This is a follow-up question to dentry/inode caching on multi-cpu machines / memory allocator configuration, but here I try to put the question differently.

My problem is that I have a dual socket machine, and memory for the kernel caches (dentry/inode/buffer) are allocated from bank0 (cpu0's memory bank), and that eventually gets consumed. However, bank1 is never used for caches, so there is plenty of free memory in the overall system. So in this state the memory allocator gets memory from bank1, regardless of where my process is running (even if I set memory affinity). Due to the different memory latency when accessing memory from different banks, this means that my process (which is somewhat memory access bound with a low cache-hit ratio) will run much slower when scheduled on the cores in cpu0 than when scheduled on the cores in cpu1. (I'd like to schedule two processes, one for each cpu, and a process should use all cores of its cpu. I don't want to waste half the cores.)

What could I do to ensure that my process can get memory from the local bank, no matter on which cpu it gets scheduled on?

I tried playing with the kernel VM parameters, but they don't really do anything. After all, half the memory is free! These caches in kernel simply do not seem to take NUMA issues into account. I tried to look into cgroups, but as far as I can understand, I can't really control the kernel that way. I did not really find anything that would address my issue :-(.

I can, of course, drop all caches before starting my processes, but that is a bit heavy handed. A cleaner solution would be, for example, to limit the total cache size (say 8GB). True, cpu0 would still have a bit less memory than cpu1 (I have 64GB in both banks), but I can live with that.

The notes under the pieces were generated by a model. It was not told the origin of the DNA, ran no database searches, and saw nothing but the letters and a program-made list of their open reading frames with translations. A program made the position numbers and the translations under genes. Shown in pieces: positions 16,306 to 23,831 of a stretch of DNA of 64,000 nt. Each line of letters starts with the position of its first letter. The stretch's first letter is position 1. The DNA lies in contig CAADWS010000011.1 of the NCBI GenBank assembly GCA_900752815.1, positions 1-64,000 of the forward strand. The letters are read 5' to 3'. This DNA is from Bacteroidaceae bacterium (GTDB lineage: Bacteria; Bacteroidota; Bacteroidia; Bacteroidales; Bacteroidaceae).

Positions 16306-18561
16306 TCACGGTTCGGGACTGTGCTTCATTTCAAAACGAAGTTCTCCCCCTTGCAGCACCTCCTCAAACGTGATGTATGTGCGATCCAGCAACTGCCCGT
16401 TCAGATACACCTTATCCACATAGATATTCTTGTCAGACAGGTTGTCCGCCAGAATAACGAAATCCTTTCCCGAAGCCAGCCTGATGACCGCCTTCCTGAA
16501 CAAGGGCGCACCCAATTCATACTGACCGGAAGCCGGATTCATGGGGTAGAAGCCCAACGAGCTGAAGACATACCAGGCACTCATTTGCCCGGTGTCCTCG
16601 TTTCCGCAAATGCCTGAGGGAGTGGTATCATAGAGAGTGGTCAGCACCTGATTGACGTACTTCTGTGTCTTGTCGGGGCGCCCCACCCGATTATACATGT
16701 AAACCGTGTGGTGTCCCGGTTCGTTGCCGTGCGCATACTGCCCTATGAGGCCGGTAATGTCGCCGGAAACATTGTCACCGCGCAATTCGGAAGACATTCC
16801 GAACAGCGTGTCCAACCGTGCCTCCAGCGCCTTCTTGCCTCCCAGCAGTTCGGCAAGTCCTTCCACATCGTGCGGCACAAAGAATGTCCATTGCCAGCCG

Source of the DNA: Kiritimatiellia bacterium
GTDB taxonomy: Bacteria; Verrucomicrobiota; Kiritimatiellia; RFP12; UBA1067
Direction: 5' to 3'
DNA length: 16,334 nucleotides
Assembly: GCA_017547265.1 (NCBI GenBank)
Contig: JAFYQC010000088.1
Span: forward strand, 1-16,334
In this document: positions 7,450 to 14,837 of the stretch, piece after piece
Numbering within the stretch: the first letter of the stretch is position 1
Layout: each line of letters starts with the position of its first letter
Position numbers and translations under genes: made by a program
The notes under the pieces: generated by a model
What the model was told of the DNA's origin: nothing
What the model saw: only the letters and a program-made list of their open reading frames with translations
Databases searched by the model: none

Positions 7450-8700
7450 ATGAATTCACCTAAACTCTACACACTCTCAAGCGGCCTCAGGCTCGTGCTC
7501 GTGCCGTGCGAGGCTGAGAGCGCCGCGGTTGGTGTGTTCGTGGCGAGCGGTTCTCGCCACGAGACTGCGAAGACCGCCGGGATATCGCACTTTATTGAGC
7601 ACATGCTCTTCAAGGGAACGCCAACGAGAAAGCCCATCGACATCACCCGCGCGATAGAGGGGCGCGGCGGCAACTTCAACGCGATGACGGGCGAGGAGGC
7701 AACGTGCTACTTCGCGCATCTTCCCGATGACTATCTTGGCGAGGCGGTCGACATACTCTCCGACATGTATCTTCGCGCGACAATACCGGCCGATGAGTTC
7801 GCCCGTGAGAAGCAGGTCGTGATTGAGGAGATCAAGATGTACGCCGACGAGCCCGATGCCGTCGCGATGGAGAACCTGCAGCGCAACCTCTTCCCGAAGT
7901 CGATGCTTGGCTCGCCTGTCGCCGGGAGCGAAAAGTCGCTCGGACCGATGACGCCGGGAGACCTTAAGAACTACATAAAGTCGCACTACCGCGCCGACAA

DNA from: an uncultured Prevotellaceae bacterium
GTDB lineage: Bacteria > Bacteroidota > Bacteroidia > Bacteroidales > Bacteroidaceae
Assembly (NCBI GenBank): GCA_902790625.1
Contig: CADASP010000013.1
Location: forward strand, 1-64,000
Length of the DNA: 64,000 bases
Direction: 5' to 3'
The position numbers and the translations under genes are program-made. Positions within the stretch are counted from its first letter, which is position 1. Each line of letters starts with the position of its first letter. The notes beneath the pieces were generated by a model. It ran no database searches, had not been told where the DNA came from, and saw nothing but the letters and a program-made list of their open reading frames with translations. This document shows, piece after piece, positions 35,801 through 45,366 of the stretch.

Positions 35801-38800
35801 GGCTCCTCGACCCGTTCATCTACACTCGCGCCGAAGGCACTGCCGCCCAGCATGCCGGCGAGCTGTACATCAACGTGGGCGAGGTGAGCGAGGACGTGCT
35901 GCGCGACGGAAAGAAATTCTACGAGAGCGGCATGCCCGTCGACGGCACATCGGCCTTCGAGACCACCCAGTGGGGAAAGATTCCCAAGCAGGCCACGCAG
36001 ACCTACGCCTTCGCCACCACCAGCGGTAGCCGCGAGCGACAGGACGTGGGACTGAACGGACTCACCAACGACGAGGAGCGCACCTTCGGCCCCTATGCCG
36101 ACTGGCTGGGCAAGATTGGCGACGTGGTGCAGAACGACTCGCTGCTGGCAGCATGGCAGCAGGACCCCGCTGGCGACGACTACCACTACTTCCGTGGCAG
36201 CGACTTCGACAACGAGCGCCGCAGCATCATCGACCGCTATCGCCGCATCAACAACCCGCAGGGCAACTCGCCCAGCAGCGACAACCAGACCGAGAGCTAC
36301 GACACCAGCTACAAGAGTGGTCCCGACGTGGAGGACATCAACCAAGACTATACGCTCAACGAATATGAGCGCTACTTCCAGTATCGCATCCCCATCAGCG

I'd be grateful for any suggestions... Thanks!

  • Can you please append to your question the output of tree -P "read*|write*" /sys/devices/system/node/nodeX/access0/initiators/ for X=0 and X=1 ?
    – MC68020
    Commented Feb 3, 2023 at 6:53
  • Sorry, there is no access0 directory under nodeX. The machines are running centos 7.9.2009, the kernel is 3.10.0-1160.el7.x86_64. Do you think this issue would be solved with a newer kernel? Commented Feb 3, 2023 at 17:47
  • 3.10 ? OMG ! I think you'd need at least a 5.2 (since the first time I see this path referenced elixir.bootlin.com/linux/v5.2.21/source/drivers/base/node.c#L88 ) BUT BEWARE I CANNOT TELL IF centos 7 CAN GET ITS KERNEL VERSION UPGRADED TO WHATEVER 5.2+ Cont...
    – MC68020
    Commented Feb 3, 2023 at 18:28
  • ... But what we can understand from kernel.org/doc/html/v5.8/admin-guide/mm/numaperf.html is definitely that "Applications may wish to consider which node they want their memory to be allocated from based on the node’s performance characteristics. If the system provides these attributes…"
    – MC68020
    Commented Feb 3, 2023 at 18:31
  • Interesting, thanks for the link! However, this link just describes how the memory hierarchy is built up and how can information be extracted about it. But I still don't see anything about how to control (or limit) where the kernel caches get the memory from. As long as the vfs part of the kernel always gets scheduled on cpu0 and the allocator gives it "near memory", the issue I described will be present. Cont... Commented Feb 3, 2023 at 19:18

1 Answer 1


"What is going on with kernel caching on NUMA architecture" under your linux-3.10 is governed by the zone_reclaim_mode sysctl which allows to select the appropriate action to be taken when a zone runs out of memory.
In other words, determine if the page allocator will reclaim easily reusable pages before allocating off node pages or the right opposite. (refer to the official documentation here-above linked for more details)

Several patches came in linux-4 times regarding default settings, then in linux-5 times, that global (nodes-wide) setting became a per node setting : node_reclaim_mode.

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